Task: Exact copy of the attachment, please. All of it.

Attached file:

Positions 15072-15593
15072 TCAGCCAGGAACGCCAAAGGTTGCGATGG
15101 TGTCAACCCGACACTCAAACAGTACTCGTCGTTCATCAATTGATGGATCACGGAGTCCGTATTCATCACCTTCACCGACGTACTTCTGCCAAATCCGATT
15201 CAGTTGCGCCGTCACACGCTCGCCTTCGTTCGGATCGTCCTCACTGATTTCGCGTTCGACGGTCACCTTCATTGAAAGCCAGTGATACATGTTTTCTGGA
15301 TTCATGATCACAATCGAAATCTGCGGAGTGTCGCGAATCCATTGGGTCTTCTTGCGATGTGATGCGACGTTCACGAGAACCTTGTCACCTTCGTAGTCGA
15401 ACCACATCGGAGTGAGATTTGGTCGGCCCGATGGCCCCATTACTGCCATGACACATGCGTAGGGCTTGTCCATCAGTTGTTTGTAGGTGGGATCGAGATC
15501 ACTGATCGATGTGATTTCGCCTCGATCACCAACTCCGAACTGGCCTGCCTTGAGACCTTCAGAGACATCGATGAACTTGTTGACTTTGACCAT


Positions 15072-15593
15072 TCAGCCAGGAACGCCAAAGGTTGCGATGG
15101 TGTCAACCCGACACTCAAACAGTACTCGTCGTTCATCAATTGATGGATCACGGAGTCCGTATTCATCACCTTCACCGACGTACTTCTGCCAAATCCGATT
15201 CAGTTGCGCCGTCACACGCTCGCCTTCGTTCGGATCGTCCTCACTGATTTCGCGTTCGACGGTCACCTTCATTGAAAGCCAGTGATACATGTTTTCTGGA
15301 TTCATGATCACAATCGAAATCTGCGGAGTGTCGCGAATCCATTGGGTCTTCTTGCGATGTGATGCGACGTTCACGAGAACCTTGTCACCTTCGTAGTCGA
15401 ACCACATCGGAGTGAGATTTGGTCGGCCCGATGGCCCCATTACTGCCATGACACATGCGTAGGGCTTGTCCATCAGTTGTTTGTAGGTGGGATCGAGATC
15501 ACTGATCGATGTGATTTCGCCTCGATCACCAACTCCGAACTGGCCTGCCTTGAGACCTTCAGAGACATCGATGAACTTGTTGACTTTGACCAT